Governor Jerry Brown signed SB 323, the California Revised Uniform Limited Liability Company Act (popularly known as RULLCA), into law on September 21, 2012. The law, which will take effect on January 1, 2014, will apply to all existing California limited liability companies (LLCs) as well as all foreign LLCs previously registered with the Secretary of State as of that date. It replaces the Beverly-Killea Limited Liability Company Act, Corp C §§17000-17656 (Beverly-Killea) in its entirety and will be codified as new Title 2.6 of the California Corporations Code at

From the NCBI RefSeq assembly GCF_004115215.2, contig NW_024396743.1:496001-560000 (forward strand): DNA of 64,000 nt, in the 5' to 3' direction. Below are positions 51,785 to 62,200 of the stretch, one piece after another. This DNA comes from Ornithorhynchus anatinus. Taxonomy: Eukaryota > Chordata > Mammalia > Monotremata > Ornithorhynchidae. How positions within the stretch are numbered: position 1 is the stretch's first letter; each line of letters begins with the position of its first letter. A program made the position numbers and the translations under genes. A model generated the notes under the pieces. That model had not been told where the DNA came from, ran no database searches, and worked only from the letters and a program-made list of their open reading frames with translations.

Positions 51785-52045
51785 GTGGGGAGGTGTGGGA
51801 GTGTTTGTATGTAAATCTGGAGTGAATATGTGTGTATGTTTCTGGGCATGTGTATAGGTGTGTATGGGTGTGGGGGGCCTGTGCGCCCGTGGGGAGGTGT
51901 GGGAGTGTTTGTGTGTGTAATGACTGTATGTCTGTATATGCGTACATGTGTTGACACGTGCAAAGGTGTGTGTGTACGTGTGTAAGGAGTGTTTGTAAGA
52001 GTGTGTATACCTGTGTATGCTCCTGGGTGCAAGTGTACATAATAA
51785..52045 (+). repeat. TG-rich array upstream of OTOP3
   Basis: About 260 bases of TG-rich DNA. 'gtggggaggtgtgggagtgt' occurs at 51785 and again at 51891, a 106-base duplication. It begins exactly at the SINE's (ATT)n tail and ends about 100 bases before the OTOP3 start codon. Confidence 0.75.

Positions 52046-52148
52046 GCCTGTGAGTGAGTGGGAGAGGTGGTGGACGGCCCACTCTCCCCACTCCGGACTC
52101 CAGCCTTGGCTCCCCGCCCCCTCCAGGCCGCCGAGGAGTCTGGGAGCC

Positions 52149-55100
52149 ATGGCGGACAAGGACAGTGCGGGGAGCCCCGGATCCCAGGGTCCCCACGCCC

§§17701.01-17713.06. The new law applies automatically to existing LLCs; there is no “opt in” or “opt out” procedure. RULLCA clarifies many issues that existed under Beverly-Killea and includes a more robust set of default rules on many topics, which apply if the LLC operating agreement is silent. RULLCA was intended to bring California LLC law more in line with the LLC laws of other states, making it easier for multi-state businesses to operate, both inside and outside California. Specifically, RULLCA adds detailed provisions concerning which RULLCA sections can be, and which cannot be, overridden by the operating agreement. RULLCA also furnishes more detail regarding withdrawal and the consequences of withdrawal (called “dissociation”) of an LLC member from the LLC. It also adds detailed rules concerning the fiduciary duties of members and managers in both manager-managed and member-managed LLCs, but preserves the standard in existing law governing the duty of care (essentially, a gross negligence standard). Finally, it clarifies the extent to which the operating agreement can define, alter, or even eliminate (in limited circumstances) aspects of fiduciary duty, and authorizes the operating agreement to relieve members and managers from liability for money damages arising from breach of duty, subject to specific limitations. RULLCA preserves many aspects of Beverly-Killea, most notably the provisions on LLC dissolutions. Minority members will continue to have the right to seek judicial dissolution of the LLC and majority members will continue to have the right to buy out the minority at fair value and continue the LLC’s existence.